OVERVIEW: We are all aware of the cat’s athletic abilities, their balance and power, which is usually demonstrated in jumping and climbing. The cat’s muscles work in conjunction with its highly specialised skeleton to create this effortless athleticism. However, it does depend upon its fast-acting muscles. The domestic cat’s muscular-skeletal framework has evolved to make it an efficient hunter and to escape from danger expediently. The cat has a great combination of power, flexibility and balance.
Feline muscles are inherently more flexible than most other mammals which allow a greater range of movement. Remember that muscles can only contract. That means muscles work in opposing actions. The muscles that control the internal organs are involuntary while those that control, for example, the limbs are voluntary as dictated by the brain and the nervous system.
The involuntary muscles are smooth or non-striated (as they appear under a microscope) while the rest of the body’s muscles are called striated or striped.
Each individual muscle consists of many muscle fibres. They are held together as a group by connective tissue. The cat’s muscles mainly consist of fast-twitch fatiguing cells. It is these which give the domestic cat its speed and its ability to leap several times their own length in a single bound. We know they are great sprinters and accelerators. They can reach about 30 mph in a few seconds.
But, of course, they tire quickly. Therefore, the cat is not a long-distance runner like the dog; but much more a sprinter. The cat has very few fast-twitch fatigue-resistant cells which is what they need for endurance. The cat’s body temperature rises after less than a minute of sprinting. They have to stop and pant to cool down. The cheetah is the classic exponent of this because although they can do up to 70 mph, they can only attain that speed for about 400 m as a maximum before they become thoroughly overheated.
The domestic cat’s stealth when stalking prey is made possible through their slow-twitch muscles which produce slow, sustainable contractions.
There are three muscle types and three types of muscle cell within muscle tissue3.
- Cardiac muscle – found in the heart.
- Smooth muscle – this controls the internal organs and as the name indicates is smooth in appearance. It is outside of the cat’s direct control.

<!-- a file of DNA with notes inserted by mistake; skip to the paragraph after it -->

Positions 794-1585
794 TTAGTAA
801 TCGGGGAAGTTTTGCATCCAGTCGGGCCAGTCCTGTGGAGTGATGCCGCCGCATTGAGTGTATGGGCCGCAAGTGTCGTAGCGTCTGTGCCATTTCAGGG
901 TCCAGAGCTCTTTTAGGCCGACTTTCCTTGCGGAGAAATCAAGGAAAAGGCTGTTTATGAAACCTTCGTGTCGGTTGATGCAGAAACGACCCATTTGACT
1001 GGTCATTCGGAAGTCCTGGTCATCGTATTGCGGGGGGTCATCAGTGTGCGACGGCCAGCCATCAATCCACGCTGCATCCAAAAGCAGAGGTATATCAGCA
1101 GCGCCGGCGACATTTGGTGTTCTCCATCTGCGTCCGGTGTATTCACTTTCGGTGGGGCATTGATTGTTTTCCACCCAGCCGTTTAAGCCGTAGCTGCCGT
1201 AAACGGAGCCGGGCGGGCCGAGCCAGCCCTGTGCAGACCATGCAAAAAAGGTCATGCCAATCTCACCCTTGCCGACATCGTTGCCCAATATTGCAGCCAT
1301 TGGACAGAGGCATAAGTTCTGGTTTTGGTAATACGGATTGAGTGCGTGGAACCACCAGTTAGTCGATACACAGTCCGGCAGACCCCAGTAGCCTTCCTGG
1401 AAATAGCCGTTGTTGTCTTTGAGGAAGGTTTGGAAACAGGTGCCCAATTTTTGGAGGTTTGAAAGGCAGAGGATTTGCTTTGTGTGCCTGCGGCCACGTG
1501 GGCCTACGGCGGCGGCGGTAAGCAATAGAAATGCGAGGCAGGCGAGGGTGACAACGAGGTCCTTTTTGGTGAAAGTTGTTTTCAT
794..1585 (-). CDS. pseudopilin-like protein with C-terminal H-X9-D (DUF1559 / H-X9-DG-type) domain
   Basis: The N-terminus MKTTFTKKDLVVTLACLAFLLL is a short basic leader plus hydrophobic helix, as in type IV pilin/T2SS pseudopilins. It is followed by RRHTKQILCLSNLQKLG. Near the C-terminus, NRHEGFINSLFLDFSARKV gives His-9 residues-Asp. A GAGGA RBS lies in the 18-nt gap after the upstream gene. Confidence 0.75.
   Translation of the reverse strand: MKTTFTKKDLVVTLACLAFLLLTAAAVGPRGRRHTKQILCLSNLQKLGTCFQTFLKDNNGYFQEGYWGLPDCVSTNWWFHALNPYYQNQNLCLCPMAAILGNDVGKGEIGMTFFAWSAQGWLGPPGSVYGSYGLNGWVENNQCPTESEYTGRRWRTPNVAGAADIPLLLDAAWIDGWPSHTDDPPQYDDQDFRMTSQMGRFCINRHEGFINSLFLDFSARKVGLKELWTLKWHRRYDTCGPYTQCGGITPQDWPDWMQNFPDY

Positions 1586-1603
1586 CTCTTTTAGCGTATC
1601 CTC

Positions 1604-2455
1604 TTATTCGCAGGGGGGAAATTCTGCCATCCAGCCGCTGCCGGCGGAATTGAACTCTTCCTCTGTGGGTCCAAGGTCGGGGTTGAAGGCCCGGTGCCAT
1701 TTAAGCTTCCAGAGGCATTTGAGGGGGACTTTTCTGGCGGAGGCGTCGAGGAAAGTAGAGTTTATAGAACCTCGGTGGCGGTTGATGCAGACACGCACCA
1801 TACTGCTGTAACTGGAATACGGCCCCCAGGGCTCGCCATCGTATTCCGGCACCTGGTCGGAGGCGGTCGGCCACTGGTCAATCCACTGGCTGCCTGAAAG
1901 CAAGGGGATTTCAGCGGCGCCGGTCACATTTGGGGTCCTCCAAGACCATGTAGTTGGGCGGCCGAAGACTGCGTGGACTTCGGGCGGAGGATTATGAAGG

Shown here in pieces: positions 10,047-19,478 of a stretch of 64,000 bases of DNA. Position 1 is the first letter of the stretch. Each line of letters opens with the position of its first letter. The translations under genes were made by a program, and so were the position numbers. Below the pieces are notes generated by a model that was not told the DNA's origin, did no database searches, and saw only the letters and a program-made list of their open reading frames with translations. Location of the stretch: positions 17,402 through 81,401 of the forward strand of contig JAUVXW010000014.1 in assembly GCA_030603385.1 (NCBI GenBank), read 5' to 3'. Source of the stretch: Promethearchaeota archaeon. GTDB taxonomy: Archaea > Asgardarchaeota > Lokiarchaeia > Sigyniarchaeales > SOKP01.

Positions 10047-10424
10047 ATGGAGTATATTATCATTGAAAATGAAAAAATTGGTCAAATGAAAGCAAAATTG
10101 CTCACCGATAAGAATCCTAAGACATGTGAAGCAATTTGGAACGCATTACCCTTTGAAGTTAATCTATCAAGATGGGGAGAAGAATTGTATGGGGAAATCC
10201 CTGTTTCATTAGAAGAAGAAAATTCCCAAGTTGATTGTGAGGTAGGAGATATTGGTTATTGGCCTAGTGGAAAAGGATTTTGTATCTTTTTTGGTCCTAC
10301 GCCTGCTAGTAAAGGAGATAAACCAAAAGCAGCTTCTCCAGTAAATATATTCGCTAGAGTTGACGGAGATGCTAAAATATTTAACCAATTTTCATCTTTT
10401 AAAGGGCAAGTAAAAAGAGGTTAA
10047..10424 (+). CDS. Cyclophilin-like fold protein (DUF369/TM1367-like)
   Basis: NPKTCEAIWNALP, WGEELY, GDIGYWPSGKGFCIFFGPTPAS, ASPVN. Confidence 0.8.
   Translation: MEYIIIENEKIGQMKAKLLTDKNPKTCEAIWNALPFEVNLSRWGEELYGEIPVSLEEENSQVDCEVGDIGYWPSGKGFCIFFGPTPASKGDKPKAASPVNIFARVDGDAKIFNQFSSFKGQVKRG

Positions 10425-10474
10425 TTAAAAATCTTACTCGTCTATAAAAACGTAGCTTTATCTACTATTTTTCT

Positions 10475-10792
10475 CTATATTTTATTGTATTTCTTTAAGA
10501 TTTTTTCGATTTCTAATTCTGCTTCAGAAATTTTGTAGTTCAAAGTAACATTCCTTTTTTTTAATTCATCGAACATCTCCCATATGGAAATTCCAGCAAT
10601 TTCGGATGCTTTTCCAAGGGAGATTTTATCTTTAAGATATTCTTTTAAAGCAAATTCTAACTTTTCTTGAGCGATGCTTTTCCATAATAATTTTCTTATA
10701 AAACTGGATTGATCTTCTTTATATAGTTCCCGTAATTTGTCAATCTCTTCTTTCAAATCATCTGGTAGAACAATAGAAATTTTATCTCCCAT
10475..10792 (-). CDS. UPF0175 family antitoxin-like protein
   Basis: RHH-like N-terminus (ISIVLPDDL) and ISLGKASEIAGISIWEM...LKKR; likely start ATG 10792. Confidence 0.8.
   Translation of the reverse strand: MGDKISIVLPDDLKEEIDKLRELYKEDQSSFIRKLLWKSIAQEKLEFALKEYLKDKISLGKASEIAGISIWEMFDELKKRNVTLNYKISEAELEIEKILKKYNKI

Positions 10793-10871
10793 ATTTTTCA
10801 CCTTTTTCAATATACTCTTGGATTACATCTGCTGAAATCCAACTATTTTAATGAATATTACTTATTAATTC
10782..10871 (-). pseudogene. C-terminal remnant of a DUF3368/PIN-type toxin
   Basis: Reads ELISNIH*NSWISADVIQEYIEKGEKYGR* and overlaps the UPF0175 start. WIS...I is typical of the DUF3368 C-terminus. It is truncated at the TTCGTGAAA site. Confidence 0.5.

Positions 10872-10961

- Striped muscle – this is the muscle that controls limbs etc. and facial expressions. It is controlled at will.
Types of muscle cell:
- Fast-twitch fatiguing cells – these work and tire quickly.
- Fast-twitch fatigue resistant cells – these work quickly and tire more slowly than the former.
- Slow-twitch – work and tire slowly.
Some descriptions of what the cat muscles due starting top left going clockwise, in the drawing above:
- Dorsals: these twist and turn the torso.
- Oblique abdominals: layers of muscle that hold in the internal organs.
- Gluteal: extend hip.
- Tail muscles are sacrocaudals and intertransversials: these raise, lower and curl the tail.
- Gastrocnemius: extends the lower leg and points the toes.
- Biceps femoris: flexes or bends the leg.
- Sartorius: raises the knee or rotates the thigh outwards.
- Pectorals: draws back the shoulder and foreleg.
- Digital extensor muscles: extends the toes and claws.
- Triceps: straghtens the elbow in drawing back lower leg.
- Trapezius: draws the shoulder up.
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Code to above numbered cat muscles, tendons and some veins including some of those as indicated:
Here are some more images of cat muscles. These are from Biology Corner1 a teaching aid site. This page is intended to be for the same purpose.
Cat’s muscles are as expected mainly made up of fast-twitch fatiguing cells – hence the cat’s speed (30 mph max for domestic cat and 64 mph for cheetah) and ability to jump up to six times its length. When sprinting a cat generates a lot of heat and pants within a short time. The slow-twitch muscles are used for slow stalking, almost slow motion walking when approaching prey.
Cats have flexible muscles and they are mainly attached to either side of the joints of bones to articulate them, which is achieved by the muscle contracting. Muscles often act against each other, e.g. one extending a limb and the other contracting it3. Muscles can only contract.
RELATED: Do cats have more muscles than humans?
Cat muscles – References:
The large image is free to use under an Attribution-Non-Commercial-No Derivative Works 2.0 Generic creative commons license. Please credit Michael Broad of Pictures of cats org.
1. http://www.biologycorner.com/anatomy/muscles/cat_muscles_lab_guide.html – permission if granted if these images are used as teaching aids.
3. The Encyclopedia Of The Cat by Dr. Bruce Fogle
4. Link to original Flickr photo of cat jumping.